As Westerner with a taste for the ideas of the East, I try to climb somewhere between Thomas’ rage and Chah’s release.

Bouldering Alone

When from our better selves we have too
Been parted by the hurrying world, and
Sick of its business, of its pleasures
How gracious, how benign, is Solitude

— William Wordsworth, The Prelude

LCC_solo

For the most part, climbing is a pursuit of two or more individuals—climber and belayer is a typical arrangement—and many a word has been written about this unique relationship. Among climbers, few things are held in higher regard than the so-called brotherhood of the rope, the mutual trust and interdependence of two people whose fates are literally tied together. (On the other side of this equation, few things are less appealing than partnering with one you do not fully trust or respect, or with whom you share no natural connection or understanding. At best, such a pairing is annoying; at worst it’s dangerous.)

Bouldering is a particularly social sort of climbing. Many boulderers feed off the energy of a small crew and push higher and harder when cheered on by others. It is not uncommon for a herd of boulderers to descend on an unassuming rock, liberally pad every inch of exposed ground, flick on an iPod speaker, and commence to crack some brewskis. Such gatherings are as much about hanging out as they are about climbing, which is all well and good, but…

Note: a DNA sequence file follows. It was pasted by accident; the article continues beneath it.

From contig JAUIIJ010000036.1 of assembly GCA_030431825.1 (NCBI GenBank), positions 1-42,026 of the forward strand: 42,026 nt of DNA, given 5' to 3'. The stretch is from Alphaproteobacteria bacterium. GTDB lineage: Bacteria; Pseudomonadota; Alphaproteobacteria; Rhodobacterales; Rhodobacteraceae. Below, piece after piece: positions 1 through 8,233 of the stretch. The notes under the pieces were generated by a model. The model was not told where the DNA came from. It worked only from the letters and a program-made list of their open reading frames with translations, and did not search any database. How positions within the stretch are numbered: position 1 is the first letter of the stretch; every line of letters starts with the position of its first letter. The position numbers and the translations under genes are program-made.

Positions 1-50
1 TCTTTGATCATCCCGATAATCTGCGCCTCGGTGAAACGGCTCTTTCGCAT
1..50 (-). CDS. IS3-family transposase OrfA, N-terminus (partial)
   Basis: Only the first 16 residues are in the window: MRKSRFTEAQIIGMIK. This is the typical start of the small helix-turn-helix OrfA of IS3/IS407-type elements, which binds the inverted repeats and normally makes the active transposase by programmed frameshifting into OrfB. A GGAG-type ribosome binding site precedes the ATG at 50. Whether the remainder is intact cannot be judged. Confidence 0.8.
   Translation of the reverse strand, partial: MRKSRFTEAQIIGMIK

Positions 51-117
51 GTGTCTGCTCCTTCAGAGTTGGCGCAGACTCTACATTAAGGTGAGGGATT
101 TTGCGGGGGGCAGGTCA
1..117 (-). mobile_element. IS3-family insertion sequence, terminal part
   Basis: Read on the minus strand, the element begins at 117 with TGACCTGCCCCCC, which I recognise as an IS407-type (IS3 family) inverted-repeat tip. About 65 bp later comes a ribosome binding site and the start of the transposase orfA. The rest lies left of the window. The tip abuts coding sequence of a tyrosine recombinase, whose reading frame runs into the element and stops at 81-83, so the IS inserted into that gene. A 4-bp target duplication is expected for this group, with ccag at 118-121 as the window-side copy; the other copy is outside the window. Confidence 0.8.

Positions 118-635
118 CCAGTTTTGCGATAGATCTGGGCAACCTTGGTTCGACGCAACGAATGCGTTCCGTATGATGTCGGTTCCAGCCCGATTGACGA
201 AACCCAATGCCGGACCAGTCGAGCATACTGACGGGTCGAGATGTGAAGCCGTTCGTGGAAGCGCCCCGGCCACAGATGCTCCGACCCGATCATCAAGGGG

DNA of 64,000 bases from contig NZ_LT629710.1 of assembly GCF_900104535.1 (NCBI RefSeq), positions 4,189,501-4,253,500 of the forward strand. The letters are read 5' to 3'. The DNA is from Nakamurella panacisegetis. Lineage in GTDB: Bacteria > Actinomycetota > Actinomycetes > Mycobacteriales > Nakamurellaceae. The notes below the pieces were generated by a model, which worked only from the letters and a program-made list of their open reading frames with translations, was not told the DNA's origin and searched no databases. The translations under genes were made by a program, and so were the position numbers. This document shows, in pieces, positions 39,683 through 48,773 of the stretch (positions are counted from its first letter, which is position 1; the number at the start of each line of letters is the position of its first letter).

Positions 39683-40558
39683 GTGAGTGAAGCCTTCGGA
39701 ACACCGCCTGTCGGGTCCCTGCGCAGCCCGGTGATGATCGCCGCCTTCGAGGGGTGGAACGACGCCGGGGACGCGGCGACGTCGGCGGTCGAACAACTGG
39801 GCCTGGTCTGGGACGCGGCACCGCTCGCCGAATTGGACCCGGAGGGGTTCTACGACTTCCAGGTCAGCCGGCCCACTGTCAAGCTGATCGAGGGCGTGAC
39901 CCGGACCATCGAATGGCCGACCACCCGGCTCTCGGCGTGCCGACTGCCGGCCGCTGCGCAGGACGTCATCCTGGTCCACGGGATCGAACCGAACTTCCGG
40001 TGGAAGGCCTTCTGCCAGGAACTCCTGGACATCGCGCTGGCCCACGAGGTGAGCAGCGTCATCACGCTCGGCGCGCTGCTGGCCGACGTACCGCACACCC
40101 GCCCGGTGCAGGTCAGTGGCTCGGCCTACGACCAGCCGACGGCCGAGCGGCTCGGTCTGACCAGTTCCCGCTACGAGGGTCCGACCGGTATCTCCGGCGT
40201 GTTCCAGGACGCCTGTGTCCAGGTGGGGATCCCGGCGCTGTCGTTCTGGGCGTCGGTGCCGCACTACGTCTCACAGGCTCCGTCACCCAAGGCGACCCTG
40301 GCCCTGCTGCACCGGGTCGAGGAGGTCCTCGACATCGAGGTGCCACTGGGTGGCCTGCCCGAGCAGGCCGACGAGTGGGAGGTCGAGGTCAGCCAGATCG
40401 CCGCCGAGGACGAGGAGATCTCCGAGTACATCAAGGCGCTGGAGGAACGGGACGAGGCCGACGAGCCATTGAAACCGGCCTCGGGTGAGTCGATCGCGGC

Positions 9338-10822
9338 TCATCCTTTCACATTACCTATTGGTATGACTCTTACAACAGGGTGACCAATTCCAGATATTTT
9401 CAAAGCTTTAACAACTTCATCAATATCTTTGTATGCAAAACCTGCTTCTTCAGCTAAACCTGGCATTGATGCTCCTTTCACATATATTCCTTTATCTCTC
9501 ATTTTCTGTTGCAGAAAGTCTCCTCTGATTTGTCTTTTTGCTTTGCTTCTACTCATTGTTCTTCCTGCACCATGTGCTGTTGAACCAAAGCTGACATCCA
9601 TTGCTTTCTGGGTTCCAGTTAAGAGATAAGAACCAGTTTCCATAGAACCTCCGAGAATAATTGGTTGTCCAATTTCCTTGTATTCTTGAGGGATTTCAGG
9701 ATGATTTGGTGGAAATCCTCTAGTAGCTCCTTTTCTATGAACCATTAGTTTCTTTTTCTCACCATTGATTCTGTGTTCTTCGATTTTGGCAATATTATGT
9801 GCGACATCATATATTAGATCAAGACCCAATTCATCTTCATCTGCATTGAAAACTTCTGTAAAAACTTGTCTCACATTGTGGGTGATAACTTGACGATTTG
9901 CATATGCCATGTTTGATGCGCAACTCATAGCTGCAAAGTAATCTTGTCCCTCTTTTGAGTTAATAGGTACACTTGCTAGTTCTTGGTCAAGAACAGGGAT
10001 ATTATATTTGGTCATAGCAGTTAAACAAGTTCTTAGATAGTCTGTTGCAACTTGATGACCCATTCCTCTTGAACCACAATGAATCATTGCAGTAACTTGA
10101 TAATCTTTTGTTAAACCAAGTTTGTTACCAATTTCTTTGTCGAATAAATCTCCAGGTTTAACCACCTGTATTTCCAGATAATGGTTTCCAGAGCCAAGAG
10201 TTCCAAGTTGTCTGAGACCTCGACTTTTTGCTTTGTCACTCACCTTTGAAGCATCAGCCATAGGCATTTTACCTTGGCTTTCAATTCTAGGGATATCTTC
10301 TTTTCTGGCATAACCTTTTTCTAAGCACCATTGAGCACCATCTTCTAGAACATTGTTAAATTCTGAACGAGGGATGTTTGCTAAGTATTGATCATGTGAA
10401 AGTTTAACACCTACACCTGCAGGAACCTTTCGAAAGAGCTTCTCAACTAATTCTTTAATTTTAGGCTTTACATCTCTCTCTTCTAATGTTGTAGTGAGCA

But bouldering is also a perfect activity for those seeking solitude, as long as you can manage to find some rock away from the crowds, which isn’t always easy. In such settings, I seek reprieve from the ceaseless piling on of responsibilities that grows only heavier as years advance. A man “must sequester and come again to himself,” writes Montaigne in his essay “Of Solitude.” For me, few things are as suited this task as a cool day among the smaller stones, the trees and sky, where the only sound of humanity is the distant passing of a car, or not even that, if I am lucky.

One short week has passed since images of the bomb-ravaged Boston Marathon and the smoking ruins of a Texas fertilizer plant filled the news. Only a few months since the Newtown school shooting. North Korea continues to posture, Guantanamo is still open, the drones are buzzing, the gun lobby screeching, half the nation cries for one thing while the other half cries for the opposite. Deaths in the family, work overflows its nine-to-five boundaries, the lawn needs mowing, the dog wants a walk… sometimes, I find, a solo mission to the boulders is as necessary as sustenance or sleep.

I drive into the canyon known as Little Cottonwood, its spring-lush slopes littered with pale granite blocks cast off from the soaring slabs above. A slow Sunday, cool and breezy, I park on the snaking road’s narrow shoulder and wander into the trees, just as two other climbers take their leave for the day.

Perfect.

I lay down my old crash pad, faded by sun and chalk dust and beaten soft by the repeated compression of falling bodies. There is no one here for me to converse with or consider. The air is free of ego or competitive spirit, of the half-urge to make a connection or ask some question.

Alone, the simple acts, typically done with haste and mind churning on some distant task, expand to fill my consciousness. Tying my laces, arranging the pad with the predicted plumb line of my fall, placing the pointed toe of my climbing shoe on a little cluster of crystalline points. Without distraction, I explore the granite texture with my fingertips and consider its implications. I begin to puzzle out these physical koans, minutely controlling seldom-used muscle groups and the position of limbs in space. Such thought just to move! But the mind can only get you so far; the body must come to its own understanding.